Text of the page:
Crisis in Venezuela: Screening of La Soledad

Posted on December 5th, 2019 by

La Soledad is an interesting and complex film of a personal narrative within the wider societal context of Venezuela. This film is not one that can simply be watched casually and then moved on from without further thought. Before the film, political science and history professors gave background on Venezuela’s economic and social situation, which provided a necessary framework for the setting and context of the plot as a result. After the film, the talkback with the director, Jorge Thielen Armand, clarified the inspiration for the story as well as the purpose of specific elements within the film. Because of these additional resources, it was a unique screening experience for a unique film.

La Soledad is a narrow lens to a larger issue: Venezuela’s deteriorating economy. Venezuela today has one of the world’s fastest declining economies, and an alarming number of its people are facing poverty and malnutrition. As an oil-rich nation, Venezuela’s wealth soared in the 1970s during the oil crisis. But when the crisis lifted, Venezuela’s economy plummeted. Leaders responded with neoliberalist policies, such as tax reform and privatization of industries, as well as the gradual corruption of the country’s democratic system. Venezuela continues to suffer today from a declining economy and a government too wrought with corruption to fix it, while the people are forced to scrounge for basic necessities. 

La Soledad is not directly about these broad issues and pointedly does not offer any solutions, but it does present the relationships between people and their environment as a result of a collapse like this. In contrast to the solidarity implied by the title and much of the framing within the movie, the idea of having “roots” is evident within the imagery and the tension of the story itself, which is something many people in the Central and South Americas are having to grapple with in the current economic and political landscape. La Soledad is one example of this. As the film tells the true story of Armand’s family home, the home used in the film and the people who live there are real. For the actors, it isn’t just a story; it’s their lives. This is not an example of the circumstances driven by the economic crisis, it is the circumstances for these people in particular. In the film, the protagonist, José, and his family struggle to maintain their home and their lives in the wake of Venezuela’s economic struggles. The home they occupy is owned by the Armand family who see destroying the house and selling the lot as the most viable option, considering the economic circumstances. This would leave José and his family homeless. In the hopes of saving the house, José searches the property for the mythic treasure his mother tells him of, which is his task for a significant part of the film.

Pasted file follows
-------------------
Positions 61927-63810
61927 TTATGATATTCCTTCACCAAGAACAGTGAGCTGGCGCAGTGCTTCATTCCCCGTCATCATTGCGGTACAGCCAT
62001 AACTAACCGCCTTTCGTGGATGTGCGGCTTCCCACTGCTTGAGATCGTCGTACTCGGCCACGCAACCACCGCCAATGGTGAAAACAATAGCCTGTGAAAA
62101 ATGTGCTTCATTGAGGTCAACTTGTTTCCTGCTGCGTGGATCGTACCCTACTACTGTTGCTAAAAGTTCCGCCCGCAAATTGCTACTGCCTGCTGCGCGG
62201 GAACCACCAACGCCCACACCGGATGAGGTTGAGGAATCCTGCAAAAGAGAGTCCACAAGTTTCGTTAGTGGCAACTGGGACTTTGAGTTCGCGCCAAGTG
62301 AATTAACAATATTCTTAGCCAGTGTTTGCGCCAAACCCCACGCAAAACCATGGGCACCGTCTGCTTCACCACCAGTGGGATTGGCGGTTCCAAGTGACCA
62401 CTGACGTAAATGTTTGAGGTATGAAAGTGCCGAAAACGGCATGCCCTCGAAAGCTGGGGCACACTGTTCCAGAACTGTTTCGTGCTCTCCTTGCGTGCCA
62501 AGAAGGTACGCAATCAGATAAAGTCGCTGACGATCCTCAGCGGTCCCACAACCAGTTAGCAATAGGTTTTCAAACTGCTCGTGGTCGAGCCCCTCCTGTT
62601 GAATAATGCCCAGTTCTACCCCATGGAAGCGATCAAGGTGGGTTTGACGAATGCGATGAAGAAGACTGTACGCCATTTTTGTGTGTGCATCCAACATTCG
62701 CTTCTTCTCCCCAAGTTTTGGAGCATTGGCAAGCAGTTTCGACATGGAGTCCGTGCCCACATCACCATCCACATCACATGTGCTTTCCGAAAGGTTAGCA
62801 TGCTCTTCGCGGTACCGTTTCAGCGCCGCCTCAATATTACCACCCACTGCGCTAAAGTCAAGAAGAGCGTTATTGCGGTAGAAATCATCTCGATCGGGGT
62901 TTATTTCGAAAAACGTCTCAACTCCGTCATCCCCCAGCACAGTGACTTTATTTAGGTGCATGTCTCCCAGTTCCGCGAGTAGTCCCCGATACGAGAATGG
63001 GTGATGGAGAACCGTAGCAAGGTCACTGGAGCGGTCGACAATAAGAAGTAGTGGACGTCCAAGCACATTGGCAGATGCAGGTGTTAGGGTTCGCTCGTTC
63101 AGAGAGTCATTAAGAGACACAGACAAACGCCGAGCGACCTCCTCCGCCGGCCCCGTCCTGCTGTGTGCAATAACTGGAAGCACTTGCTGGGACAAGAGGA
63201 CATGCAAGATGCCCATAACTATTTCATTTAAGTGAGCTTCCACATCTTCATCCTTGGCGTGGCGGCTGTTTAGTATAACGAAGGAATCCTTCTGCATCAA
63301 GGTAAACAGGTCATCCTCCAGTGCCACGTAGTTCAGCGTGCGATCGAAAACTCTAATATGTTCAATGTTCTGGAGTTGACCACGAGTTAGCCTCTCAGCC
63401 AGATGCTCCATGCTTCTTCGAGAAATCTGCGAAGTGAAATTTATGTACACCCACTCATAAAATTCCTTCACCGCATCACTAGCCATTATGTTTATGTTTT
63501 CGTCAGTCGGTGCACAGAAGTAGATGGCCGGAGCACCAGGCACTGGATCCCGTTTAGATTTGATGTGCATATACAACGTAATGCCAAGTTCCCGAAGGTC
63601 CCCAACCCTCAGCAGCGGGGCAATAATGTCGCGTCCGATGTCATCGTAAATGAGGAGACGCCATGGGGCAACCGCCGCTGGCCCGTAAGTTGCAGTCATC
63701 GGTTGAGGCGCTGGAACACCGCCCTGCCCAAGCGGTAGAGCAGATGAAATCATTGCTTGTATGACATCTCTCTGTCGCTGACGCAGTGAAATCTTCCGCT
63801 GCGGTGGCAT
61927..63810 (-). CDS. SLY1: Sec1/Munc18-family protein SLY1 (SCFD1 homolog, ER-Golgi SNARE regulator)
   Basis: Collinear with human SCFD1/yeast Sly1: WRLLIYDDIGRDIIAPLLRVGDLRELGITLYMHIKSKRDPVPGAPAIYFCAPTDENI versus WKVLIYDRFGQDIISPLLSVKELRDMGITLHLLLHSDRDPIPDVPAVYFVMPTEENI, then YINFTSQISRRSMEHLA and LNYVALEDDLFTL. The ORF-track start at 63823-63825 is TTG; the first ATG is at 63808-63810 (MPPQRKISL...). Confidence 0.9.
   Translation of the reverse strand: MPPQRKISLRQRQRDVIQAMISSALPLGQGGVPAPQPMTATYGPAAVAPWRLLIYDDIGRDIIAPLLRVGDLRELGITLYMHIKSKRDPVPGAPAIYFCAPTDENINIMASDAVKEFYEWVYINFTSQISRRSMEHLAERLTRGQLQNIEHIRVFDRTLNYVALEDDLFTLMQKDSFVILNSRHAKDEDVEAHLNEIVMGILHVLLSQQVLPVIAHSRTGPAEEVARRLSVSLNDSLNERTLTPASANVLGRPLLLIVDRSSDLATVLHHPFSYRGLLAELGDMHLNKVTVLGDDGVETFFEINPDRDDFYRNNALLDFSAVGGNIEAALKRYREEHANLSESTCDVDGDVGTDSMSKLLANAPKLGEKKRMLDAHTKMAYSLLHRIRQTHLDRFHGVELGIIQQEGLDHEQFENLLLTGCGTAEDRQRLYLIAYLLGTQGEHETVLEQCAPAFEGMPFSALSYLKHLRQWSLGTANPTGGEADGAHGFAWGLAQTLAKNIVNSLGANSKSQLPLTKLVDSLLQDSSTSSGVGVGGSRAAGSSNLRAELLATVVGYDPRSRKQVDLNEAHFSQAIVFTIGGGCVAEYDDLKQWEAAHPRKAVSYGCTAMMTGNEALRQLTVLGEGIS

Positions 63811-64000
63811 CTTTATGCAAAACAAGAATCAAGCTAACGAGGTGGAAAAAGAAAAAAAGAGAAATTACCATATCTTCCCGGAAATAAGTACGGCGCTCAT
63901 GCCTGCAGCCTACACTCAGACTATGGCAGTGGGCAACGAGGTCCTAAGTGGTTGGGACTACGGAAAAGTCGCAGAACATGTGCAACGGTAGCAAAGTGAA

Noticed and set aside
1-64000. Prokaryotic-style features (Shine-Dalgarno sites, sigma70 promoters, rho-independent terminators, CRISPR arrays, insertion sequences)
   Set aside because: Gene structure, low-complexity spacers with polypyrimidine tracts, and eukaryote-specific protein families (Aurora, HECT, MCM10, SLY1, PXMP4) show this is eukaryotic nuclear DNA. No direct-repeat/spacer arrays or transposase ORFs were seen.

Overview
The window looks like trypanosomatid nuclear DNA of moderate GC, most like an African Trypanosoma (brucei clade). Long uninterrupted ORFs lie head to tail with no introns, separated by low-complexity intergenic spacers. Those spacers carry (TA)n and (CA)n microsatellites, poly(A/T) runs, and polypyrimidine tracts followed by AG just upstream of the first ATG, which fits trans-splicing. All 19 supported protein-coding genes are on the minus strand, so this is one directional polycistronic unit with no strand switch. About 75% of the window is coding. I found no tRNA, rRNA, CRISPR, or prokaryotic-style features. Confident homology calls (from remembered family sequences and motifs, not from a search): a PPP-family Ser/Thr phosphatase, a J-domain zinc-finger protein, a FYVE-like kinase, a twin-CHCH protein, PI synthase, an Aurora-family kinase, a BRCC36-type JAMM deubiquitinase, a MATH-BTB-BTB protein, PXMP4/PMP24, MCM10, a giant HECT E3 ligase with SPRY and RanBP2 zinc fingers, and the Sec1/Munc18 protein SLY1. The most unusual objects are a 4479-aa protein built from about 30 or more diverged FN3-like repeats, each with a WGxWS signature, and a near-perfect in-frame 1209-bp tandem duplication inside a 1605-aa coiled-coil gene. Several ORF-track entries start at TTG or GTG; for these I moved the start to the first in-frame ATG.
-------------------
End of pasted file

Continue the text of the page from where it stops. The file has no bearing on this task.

The director said the genre of the film is a “documentary dream”, accounting for its factual, personal, and fantastical elements. It is difficult to sort La Soledad into a single category or genre, but as soon as he said that this style was his vision for it, it seemed undeniably to fit. This medium of storytelling is not typical in current media, at least to such an extent, and it brought a new lens to not only the context of the film, but to storytelling as a whole. Innovation within the art of storytelling is necessary as the world keeps developing. Telling a personal story in this way, but also allowing the story to have a life of its own outside of the true and historical context, was very special and allowed for the limits of various genres to be transcended. 

As someone who is planning on studying film, there were certain film techniques I thought were interesting along with the notable genre. The sound design was something extraordinary that encapsulated much of the film’s themes within one aspect. All of the sounds in the film were organic; there was no soundtrack that played in the background or a “title theme” to denote important points in the narrative. The only “music” in the film was part of a scene, showing an aspect of community rather than the isolation or “soledad” that the rest of the film communicates. For the most part, it was an uncluttered film noise-wise; however, key moments where the sound was oppressive were where the fantasy elements came in, which lended itself to the contrast between reality and the magical, the past and the present. Not only do these moments separate themselves from the rest of the movie, they make viewing the film difficult for the audience. This, to a much lesser degree, communicates the struggle of José through a sensory element rather than a clear script or narrative. The emphasis on feeling, on being so consumed by one element that the rest are drowned out, lends itself to a key interpretation of the social context of the film, as well as José’s individual quest. These basal sounds coinciding with the fantasy aspects of the film also lend itself to the Latin American literary tradition of magical realism, where magic and reality exist side-by-side to the point where a fantastical element does not require complete departure from reality to be included in a narrative. Pairing the supernatural aspects of the quest for gold and the spirits of the house with plausible but distinct sensory elements creates a transition from the irreal to the real. Though on the surface La Soledad appears simple and at times lacking as far as concrete substance, that presentation is precisely what drives the complexity of the film.

Written by  Michaela Woodward, ‘23 and Grace Worwa ’22

 

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